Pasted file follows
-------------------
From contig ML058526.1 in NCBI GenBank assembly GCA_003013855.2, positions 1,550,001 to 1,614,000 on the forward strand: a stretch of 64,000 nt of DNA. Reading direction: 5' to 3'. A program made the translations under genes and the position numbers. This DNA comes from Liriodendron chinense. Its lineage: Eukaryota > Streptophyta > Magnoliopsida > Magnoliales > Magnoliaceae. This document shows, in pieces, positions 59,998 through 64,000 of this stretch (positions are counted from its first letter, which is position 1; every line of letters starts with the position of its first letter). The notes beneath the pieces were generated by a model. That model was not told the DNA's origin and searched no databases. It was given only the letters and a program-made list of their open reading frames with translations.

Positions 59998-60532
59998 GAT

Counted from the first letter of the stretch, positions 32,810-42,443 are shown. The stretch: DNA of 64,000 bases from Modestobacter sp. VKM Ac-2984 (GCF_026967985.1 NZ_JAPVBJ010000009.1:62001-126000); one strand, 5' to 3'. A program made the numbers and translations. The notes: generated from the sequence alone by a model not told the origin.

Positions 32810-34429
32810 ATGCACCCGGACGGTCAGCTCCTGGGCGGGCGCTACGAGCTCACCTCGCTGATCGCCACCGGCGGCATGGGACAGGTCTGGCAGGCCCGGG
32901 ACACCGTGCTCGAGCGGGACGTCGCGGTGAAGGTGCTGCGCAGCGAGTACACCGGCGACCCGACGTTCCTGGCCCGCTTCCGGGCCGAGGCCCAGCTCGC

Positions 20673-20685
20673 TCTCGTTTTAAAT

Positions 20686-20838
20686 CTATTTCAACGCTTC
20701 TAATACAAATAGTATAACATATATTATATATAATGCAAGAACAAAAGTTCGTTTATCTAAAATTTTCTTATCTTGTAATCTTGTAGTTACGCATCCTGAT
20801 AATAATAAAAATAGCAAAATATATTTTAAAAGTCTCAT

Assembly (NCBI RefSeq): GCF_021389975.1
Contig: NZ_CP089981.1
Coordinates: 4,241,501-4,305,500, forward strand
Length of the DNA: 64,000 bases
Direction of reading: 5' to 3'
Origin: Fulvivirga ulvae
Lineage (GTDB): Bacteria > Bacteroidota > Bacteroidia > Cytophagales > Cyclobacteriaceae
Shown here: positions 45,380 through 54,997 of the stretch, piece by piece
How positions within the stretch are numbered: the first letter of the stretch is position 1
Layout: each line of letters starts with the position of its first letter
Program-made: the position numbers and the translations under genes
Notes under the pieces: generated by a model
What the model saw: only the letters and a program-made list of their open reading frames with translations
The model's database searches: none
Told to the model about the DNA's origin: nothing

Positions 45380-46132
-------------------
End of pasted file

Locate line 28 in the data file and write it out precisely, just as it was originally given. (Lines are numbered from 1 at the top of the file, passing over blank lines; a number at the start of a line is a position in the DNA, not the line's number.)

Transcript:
Told to the model about the DNA's origin: nothing